Note what I have been afraid to ask: (a) can I let the research on the project take it where it will? (b) can I have a reasonable deadline, so that I can concentrate on the work itself? Note that the only constructive answers to these questions are a form of yes. But I not only expected negative answers, I also expected extreme violence and devastating abuse as a result of asking. Note also that when I was accused of conspiring to procrastinate, I went right ahead and did what I was planning, and got an article and a dissertation.
Procrastinating on work, having outright bad work habits, is only something I got into later. I could not understand it. That was when I came up with what you have in this post: it is a form of self-punishment and a separation from self. (One of the ways I have thought about it is as an overdeveloped superego, tied to an underdeveloped ego, that makes one want to retreat into id.)
For me, I still need to refine the theory, because if it is just this odd choice of askesis over the feeling of accomplishment, if that were a sufficient answer, I’d snap out of it. (Note that I procrastinate on many things, on everything that is a required activity, including also work on house and yard, and I only have healthy relationships to art work, political activism, and program design/institutional grant-making. *Because in these activities I do not feel there is some terrible super-ego watching me.*)
So in tentative conclusion: yes, procrastination is self-destructive yet feels good, or feels constructive in some way. But to understand why this is, one must refine the theory. Practical example: in my first academic job I would always stay up too late, because I hated the job and wanted to maximize the time in which I had gotten away from it for the day. Going to bed only brought the next day closer, when I would have to go to the torture chamber again. So once more, for me, procrastination is self-destructive but feels like self-protection, or like *the only way available to grab some space for the self to just be, as opposed to be subjugated to être-pour-les-autres*.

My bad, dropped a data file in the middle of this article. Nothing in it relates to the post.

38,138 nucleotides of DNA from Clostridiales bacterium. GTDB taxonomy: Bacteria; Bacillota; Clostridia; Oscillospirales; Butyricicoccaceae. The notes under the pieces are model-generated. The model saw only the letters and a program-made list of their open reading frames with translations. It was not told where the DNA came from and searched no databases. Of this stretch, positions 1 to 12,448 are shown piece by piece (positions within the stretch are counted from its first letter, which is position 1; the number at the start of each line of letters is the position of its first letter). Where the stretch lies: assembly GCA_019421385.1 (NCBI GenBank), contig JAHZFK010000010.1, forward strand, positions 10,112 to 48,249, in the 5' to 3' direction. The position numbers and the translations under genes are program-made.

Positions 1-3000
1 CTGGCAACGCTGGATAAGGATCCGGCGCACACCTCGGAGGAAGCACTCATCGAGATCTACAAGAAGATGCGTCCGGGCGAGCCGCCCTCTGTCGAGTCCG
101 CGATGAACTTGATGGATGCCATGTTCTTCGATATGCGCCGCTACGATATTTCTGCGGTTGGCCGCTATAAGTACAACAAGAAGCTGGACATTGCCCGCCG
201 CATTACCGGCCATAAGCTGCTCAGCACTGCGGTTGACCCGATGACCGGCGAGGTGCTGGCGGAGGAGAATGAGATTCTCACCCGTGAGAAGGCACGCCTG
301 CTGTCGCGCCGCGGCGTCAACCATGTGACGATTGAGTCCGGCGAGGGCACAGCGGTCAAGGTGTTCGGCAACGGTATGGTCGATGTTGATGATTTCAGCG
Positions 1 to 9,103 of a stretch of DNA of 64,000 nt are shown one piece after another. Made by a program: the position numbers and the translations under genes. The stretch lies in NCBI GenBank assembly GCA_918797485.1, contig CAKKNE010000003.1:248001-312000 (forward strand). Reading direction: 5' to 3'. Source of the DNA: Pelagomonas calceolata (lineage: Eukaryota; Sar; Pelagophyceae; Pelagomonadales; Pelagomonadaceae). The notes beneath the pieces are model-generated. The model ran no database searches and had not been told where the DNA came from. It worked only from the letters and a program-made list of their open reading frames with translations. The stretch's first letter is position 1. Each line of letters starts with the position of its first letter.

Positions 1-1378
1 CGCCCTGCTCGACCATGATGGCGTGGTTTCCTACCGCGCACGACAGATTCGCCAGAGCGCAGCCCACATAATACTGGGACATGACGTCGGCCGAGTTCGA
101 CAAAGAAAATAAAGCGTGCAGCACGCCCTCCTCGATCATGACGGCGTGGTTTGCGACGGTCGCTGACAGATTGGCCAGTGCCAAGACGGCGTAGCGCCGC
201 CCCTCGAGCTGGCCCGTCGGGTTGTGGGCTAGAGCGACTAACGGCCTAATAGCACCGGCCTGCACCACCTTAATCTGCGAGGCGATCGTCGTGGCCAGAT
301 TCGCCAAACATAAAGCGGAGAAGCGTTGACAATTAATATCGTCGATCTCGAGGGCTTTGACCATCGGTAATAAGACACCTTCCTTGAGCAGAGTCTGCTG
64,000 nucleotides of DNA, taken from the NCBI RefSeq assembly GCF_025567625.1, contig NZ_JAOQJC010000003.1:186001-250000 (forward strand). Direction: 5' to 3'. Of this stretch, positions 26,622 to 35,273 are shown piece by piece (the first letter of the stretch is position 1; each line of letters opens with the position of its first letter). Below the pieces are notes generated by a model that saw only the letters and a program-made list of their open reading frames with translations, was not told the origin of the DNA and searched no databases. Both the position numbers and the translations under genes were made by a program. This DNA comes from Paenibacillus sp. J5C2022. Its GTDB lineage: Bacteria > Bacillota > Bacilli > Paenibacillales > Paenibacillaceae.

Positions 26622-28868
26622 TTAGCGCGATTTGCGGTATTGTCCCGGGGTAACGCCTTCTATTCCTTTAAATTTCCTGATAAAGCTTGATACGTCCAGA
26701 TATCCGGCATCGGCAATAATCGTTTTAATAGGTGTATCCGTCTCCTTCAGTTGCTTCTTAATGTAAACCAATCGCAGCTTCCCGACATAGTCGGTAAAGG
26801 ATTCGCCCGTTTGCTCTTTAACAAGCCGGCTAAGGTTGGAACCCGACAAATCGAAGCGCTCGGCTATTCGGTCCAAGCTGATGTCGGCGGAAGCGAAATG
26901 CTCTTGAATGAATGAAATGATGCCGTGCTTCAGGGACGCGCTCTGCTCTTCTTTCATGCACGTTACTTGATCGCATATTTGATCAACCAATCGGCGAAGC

This, actually, could be an important insight. What if procrastination is pleasant because it is the en-soi? What if working should be the pour-soi, but is often the pour-les-autres? What if it is only easy to work if one can be sure it can be pour-soi?
Finally: I could also write about another form of procrastination in which I have engaged, about changing careers, but this post is already long. I would rather end with a newer insight, gained as I wrote this post: I have always procrastinated about speaking for myself, due to fear of extreme violence. The example that came to me while writing is from a conversation with a professor on my Ph.D. examination committee. The exam had been good and she had been surprised: “Don’t take this the wrong way, please, because I didn’t think you would fail, but I didn’t know you were this good. You are always so tentative, so careful, so unwilling to fully engage. What you have done here was brave and you should continue: you can have a brilliant career, I know this now.”
I have of course not had, because of Reeducation in all its aspects. But notice what the professor pointed out: I had always procrastinated about developing my ideas and asserting them. I did not explain to her that I had decided to do this for the examination because as I studied, I realized it would be the only way to pass: if I did not stand on my ideas, I would not be able to organize my thoughts, because there was too much information to retain and organize. So I came out with my ideas, did not procrastinate, because I thought that the best way to avoid failure or death. But in many other instances, I procrastinate because I wish to avoid death.